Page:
War in Ukraine – communities attacked because of refugees – now the federal government is reacting – News

War in Ukraine – communities attacked because of refugees – now the federal government is reacting – News


  • Swiss communities are coming closer and closer to their financial and organizational limitations in caring for many Ukrainian refugees.
  • The contributions the federal government pays to the municipalities are far from sufficient, says the vice-president of the Swiss Union of Municipalities.
  • The federal government now reacts: The State Secretariat for Migration (SEM) wants to ask parliament for an additional loan of around one billion francs to improve care for refugees.

No municipality was prepared for this challenge: tens of thousands of refugees from Ukraine arrived in Switzerland from mid-February. The Federal Council promised refugees quick and comprehensive assistance, access to the labor market and participation in Swiss society. However, communities need to keep these promises and are becoming increasingly overwhelmed, research by SRF Investigativ shows.

Why do communities bear the burden of integration

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Usually, refugees from Ukraine are first registered in the federal center and then distributed to the cantons. In turn, the cantons more or less evenly distribute war displaced persons among communities. From that moment on, care for the refugees rests with the municipal authorities. The municipalities are to deal with accommodation, German language courses, social assistance, advice, education for children, help in finding a job and other minor and major concerns of refugees. These tasks require a lot of human and financial resources.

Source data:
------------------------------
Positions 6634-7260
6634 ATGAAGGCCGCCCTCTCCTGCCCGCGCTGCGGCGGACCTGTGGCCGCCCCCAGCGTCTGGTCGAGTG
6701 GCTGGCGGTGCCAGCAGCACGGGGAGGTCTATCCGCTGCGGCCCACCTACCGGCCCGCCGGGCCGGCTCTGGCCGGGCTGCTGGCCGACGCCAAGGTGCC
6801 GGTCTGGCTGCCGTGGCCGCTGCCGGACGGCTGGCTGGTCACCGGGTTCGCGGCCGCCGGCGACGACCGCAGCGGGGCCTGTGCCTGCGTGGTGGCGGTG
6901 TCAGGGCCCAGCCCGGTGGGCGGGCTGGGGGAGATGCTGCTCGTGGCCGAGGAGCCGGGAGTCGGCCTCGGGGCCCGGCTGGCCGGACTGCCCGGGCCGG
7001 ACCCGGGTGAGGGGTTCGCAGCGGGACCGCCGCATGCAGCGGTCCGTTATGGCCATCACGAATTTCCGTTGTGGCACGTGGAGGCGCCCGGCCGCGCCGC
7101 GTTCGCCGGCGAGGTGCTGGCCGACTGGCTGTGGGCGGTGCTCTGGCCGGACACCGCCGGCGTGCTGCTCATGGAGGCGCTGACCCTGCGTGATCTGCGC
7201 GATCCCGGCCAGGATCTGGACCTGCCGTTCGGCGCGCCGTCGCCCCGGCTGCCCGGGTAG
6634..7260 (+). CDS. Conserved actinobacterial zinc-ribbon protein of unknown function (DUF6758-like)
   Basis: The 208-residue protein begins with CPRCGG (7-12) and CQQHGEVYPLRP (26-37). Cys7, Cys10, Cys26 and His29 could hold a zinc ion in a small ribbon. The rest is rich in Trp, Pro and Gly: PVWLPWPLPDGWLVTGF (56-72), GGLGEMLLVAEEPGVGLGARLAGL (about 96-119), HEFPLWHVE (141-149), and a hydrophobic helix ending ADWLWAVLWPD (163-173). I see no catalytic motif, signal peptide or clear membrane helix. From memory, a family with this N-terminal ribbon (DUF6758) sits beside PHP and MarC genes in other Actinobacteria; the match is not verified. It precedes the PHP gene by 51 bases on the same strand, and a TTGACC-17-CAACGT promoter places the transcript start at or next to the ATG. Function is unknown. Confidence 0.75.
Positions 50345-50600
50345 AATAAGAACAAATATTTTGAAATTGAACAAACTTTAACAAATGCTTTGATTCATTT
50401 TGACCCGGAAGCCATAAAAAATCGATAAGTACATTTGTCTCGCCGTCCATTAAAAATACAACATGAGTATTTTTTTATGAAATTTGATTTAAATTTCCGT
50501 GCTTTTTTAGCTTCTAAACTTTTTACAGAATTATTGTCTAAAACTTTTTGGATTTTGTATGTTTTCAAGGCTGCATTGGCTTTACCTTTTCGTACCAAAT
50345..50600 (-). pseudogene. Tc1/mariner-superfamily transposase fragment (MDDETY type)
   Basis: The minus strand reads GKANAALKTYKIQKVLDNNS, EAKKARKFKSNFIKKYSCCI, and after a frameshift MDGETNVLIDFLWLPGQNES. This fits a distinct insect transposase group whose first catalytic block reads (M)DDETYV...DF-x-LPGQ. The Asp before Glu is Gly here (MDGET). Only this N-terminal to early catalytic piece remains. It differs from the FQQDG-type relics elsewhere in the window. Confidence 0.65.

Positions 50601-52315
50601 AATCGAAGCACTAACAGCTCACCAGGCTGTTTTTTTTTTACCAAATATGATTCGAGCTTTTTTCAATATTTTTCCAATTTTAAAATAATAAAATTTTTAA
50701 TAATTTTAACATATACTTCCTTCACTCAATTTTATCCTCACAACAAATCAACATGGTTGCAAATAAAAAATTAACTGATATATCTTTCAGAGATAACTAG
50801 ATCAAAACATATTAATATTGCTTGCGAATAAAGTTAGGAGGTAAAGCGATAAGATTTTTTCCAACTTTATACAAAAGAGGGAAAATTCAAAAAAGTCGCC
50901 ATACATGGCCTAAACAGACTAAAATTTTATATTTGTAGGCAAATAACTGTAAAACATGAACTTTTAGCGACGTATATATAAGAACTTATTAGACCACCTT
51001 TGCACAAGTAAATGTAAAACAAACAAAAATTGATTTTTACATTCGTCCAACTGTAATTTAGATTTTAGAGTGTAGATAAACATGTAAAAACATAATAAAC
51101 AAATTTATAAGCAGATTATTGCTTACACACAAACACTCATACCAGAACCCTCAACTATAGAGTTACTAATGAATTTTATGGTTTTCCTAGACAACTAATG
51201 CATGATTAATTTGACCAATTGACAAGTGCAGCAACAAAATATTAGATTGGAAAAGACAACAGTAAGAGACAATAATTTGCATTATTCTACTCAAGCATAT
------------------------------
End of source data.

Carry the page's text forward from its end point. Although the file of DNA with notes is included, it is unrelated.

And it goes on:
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Jörg Kündig, vice-president of the Union of Swiss Municipalities and president of Gossau ZH, criticizes the SRF that the federal government has made too many promises in relation to the rapid integration of Ukrainians. “The goals were set too early and too clearly,” says Kündig, adding: “That’s the limit at the moment. Communities are on the verge of human resources. »Refugees need intensive care, but this pushes communities to the organizational and financial limits of what is possible.

Desperate refugees

Ukrainian refugees, for example Jelena and Yewa, whose real names are different, feel overwhelmed. Two women, who had not met each other before, were housed with two other Ukrainian women in a small apartment in the St. Gallen, they share a room and share a bed. In the SRF Hotspot podcast, Jelena and Yeva talk about how lost they feel in Switzerland, how desperate they are.

On the one hand, 375 francs of social assistance for asylum seekers who claim to receive monthly from the commune were not enough to finance the most necessary expenses. Even having enough food is difficult on this budget. In addition, Jelena and Yeva wanted the support that the federal government had actually promised.

Goals were set too early and too explicitly.

However, even after three months in Switzerland, the two women are still unable to attend a German language course and are looking for work completely alone.

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Although they both want to work as soon as possible, access to the unattended labor market is not very real. “I get sick without a job,” says Jelena with resignation. But even if they wanted to, many communities are unable to offer the help they need.

Not enough financial support from the federal government?

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Each community receives CHF 1,500 per month from the federal government for each refugee. There is also a one-time integration fee of CHF 3,000 per person. This is intended, among other things, for German language courses. However, this money is not enough, criticizes Jörg Kündig from the Association of Swiss Municipalities. Efforts to support communities, from enrolling children to German language courses, to help them integrate into the labor market, are very human and financial intensive. The municipal union is currently negotiating with the federal government on additional funding for the municipalities.

The federal government also saw problems. At the request of SRF Investigativ, the State Secretariat for Migration (SEM) says the Federal Council will ask parliament for an additional loan of around one billion francs. Exactly what the money is going to go to and whether the cantons and municipalities will benefit from it is still debated.

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